International students carry their flags through the Arches during the March Through the Arches event September 8, 2016.

How It Works: Recruiting International Students

More than one million international students journeyed to the United States to attend colleges or universities during the 2015-16 academic year. St. Thomas’ numbers have grown steadily alongside the national statistics, with 612 international students calling St. Thomas home during that academic year.

International Admissions and the Office of International Students & Scholars (OISS) help those students embark on and then navigate  their journey to and through St. Thomas. While International Admissions choreographs how information about St. Thomas lands in front of students across the globe and OISS makes sure that international students feel welcome, both teams work in tandem to build lasting relationships.

“I’ve been working in the field for over 15 years and I [still] learn so much about different cultures," OISS Director Lori Friedman said. "I learn something new every day."

Bringing St. Thomas to the world

To those who have never considered international recruitment, it may seem an overwhelming task: How does one go about picking one country over another? How do St. Thomas promotional materials wind up in high schools halfway around the world?

Christina Hilpipre-Frischman, director of International Admissions, has plenty of resources, including the Institute for International Education, a nonprofit that keeps statistics – such as the ones at the beginning of the article – about the number of students coming to the U.S., as well as EducationUSA, a section of the U.S. Department of State that creates a network for U.S. universities and international students. Hilpipre-Frischman examines all that information to see where students interested in an undergraduate education are coming from. Right now, a lot of focus is on China and India.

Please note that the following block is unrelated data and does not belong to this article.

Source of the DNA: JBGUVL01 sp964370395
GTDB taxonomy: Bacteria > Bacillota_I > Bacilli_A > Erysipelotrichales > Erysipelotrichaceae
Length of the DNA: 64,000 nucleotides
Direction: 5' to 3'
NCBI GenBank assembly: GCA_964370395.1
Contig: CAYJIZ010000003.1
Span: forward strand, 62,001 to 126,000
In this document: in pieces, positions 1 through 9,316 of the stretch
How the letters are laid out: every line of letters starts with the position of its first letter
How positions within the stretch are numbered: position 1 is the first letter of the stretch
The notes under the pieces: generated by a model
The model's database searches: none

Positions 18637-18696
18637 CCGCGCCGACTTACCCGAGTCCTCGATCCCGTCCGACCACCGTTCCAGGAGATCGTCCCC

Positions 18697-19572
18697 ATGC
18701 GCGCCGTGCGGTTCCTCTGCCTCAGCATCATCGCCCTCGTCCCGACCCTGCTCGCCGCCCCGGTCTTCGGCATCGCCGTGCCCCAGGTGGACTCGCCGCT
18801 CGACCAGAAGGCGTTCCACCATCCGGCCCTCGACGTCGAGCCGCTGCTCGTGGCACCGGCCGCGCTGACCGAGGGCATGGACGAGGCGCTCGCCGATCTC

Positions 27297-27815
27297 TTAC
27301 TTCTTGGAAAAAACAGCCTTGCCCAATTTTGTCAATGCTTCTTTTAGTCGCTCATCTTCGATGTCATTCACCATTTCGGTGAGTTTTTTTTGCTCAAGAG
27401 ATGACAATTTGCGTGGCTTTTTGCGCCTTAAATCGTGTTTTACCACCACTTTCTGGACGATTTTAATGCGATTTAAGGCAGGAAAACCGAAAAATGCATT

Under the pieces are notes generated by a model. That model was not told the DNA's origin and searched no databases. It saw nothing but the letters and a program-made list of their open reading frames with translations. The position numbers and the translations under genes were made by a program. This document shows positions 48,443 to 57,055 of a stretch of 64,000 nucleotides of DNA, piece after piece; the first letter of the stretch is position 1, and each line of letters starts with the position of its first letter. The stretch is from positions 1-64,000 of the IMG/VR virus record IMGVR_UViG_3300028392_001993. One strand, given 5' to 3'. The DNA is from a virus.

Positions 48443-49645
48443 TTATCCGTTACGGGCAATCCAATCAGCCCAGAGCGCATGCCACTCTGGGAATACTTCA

“They have such huge populations in their countries,” Hilpipre-Frischman said. “The chances of a student getting into a top-ranked university in their country is so slim because of the number of students who are applying. There aren't enough spots. They can be an A-plus students and still not get into a top-ranked Indian university, but they can come to the U.S. and come to a top-ranked university easily.”

Accordingly, China and India had the second- and third-most students at St. Thomas in 2015-16, respectively.

Hilpipre-Frischman also considers what countries St. Thomas would have a strong pull in: Because of the university's Catholic identity, Latin American countries are strong contenders.

From there, Hilpipre-Frischman and Assistant Director of International Admissions Ethan Olson start their travels. They either partner with organizations that pick which schools U.S. universities visit, or, if they’re familiar enough with an area and have enough contacts, travel on their own. They each travel 12-15 weeks a year, usually hitting multiple countries on the same trip.

One factor that keeps International Admissions busy all year is that educational systems around the world use different calendars.

“In some countries in Latin America, they graduate in November,” Hilpipre-Frischman said. “In India, they start school at the end of April, so when I want to get in front of seniors, I would go in April. China is very close to our calendar, but they all take the national exam in June. So, after they get those results is when they’re deciding. 'Maybe I need to look overseas.'”